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Nevada National Guard, 1893-1913

In the latter 19th century the organized militias of several states began calling themselves "national guard".  The Adjutant General of Nevada was using the term by 1883, and in 1893 the legislature made it official.  The law specified that the state's National Guard was to adopt the United States Army's drill regulations and required the Governor to call out the guardsmen for annual encampments.

Organized labor opposed National Guard units because they had been called out against strikers in other states.  In Nevada several volunteer units ceased to exist, and by 1900 the National Guard in Nevada consisted of only two poorly equipped companies, both in Virginia City.  The organized militia was disbanded in Nevada in 1906.  For several years Nevada was the only state without an effective military force of any kind.  Duties that would have been those of a state National Guard, such as maintaining order during strikes, were given to the Nevada State Police, established in 1908.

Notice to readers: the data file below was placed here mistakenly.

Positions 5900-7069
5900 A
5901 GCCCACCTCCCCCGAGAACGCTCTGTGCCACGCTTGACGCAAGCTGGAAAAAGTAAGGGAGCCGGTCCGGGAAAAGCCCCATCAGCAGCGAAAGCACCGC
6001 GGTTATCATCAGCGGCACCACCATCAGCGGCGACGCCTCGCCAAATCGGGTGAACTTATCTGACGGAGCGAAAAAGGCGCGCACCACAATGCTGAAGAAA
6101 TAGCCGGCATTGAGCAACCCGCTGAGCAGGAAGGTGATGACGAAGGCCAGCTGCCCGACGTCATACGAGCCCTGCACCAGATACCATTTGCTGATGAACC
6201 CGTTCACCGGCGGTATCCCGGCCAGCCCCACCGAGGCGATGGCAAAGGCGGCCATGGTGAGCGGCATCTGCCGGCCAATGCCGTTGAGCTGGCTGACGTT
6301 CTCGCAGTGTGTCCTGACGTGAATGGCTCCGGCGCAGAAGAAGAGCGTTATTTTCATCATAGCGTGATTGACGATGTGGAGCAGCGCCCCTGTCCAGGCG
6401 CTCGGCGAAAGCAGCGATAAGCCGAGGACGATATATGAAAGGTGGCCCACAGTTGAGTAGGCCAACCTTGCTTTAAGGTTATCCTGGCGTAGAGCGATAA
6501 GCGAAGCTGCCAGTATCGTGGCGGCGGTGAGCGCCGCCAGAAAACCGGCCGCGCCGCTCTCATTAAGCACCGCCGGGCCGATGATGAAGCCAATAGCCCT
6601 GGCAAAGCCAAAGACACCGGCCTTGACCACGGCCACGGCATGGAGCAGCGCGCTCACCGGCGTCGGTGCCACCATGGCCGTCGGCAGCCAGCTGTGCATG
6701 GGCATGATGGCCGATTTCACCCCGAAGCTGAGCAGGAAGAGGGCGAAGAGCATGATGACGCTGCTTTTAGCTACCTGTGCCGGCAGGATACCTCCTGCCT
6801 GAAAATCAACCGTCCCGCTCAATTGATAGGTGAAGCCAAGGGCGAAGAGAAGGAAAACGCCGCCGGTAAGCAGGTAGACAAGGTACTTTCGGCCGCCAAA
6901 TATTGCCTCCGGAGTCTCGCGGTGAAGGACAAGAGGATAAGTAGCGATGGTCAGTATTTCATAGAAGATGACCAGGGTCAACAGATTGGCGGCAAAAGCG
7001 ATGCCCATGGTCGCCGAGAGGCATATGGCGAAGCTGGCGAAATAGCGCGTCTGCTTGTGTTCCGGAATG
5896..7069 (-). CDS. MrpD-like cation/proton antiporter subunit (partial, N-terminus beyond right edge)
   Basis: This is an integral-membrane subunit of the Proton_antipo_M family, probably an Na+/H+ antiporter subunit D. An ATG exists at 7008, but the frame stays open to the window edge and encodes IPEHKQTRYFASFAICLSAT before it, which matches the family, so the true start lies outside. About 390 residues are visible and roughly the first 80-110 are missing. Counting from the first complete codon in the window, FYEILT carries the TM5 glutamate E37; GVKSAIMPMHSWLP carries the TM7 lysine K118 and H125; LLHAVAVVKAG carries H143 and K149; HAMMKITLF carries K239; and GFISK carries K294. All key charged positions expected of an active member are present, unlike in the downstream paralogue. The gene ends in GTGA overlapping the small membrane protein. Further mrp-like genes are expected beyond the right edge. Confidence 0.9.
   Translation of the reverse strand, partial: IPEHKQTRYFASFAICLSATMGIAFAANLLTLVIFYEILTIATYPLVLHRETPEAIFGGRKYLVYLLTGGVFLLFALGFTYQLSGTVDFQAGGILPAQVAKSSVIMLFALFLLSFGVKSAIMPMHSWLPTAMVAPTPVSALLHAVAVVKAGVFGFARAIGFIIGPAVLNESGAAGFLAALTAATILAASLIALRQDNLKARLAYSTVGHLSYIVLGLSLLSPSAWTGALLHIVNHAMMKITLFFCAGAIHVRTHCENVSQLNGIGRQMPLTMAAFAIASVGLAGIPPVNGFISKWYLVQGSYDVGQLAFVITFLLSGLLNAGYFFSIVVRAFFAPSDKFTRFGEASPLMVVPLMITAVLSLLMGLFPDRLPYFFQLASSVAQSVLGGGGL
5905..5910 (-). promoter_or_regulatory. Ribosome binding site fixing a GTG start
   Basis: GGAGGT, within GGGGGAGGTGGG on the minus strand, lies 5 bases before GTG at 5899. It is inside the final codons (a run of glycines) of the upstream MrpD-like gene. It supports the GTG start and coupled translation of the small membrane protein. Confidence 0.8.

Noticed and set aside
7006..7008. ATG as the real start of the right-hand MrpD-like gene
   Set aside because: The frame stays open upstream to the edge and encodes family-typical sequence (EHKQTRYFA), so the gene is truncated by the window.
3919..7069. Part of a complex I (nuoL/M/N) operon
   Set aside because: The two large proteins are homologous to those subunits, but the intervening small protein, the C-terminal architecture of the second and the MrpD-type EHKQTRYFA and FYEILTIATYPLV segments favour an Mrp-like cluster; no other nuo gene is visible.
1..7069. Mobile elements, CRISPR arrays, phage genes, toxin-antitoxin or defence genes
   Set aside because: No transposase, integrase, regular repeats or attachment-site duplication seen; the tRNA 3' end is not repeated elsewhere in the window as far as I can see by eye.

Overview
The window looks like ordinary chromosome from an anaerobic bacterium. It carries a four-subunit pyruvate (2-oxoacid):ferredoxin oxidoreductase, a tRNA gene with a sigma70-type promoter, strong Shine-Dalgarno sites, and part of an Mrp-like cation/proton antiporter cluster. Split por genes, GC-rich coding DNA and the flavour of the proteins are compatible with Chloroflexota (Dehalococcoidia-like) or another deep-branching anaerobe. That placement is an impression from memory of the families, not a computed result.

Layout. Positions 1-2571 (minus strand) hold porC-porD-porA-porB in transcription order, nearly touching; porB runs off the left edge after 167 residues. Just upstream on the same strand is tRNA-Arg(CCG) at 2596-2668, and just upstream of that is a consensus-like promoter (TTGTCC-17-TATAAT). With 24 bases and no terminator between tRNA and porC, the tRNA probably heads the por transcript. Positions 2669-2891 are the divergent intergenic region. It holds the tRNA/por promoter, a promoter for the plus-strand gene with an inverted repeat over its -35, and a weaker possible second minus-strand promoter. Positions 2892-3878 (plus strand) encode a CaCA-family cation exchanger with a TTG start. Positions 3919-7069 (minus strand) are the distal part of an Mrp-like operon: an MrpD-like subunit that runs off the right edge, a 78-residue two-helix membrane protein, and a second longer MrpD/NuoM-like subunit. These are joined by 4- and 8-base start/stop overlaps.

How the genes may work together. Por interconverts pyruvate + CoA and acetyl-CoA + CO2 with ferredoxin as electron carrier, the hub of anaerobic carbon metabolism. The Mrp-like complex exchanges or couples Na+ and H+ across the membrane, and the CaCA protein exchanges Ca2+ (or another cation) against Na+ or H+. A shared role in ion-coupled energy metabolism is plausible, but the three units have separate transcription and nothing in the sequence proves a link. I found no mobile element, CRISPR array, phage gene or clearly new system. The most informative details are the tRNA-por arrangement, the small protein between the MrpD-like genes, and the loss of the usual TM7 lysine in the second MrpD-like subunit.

When the United States entered World War I in 1917, there was no Nevada National Guard to be called into active duty.  Nevadans, however, were quick to volunteer for service, and many served in the war.

Photo Credit:
Nevada Historical Society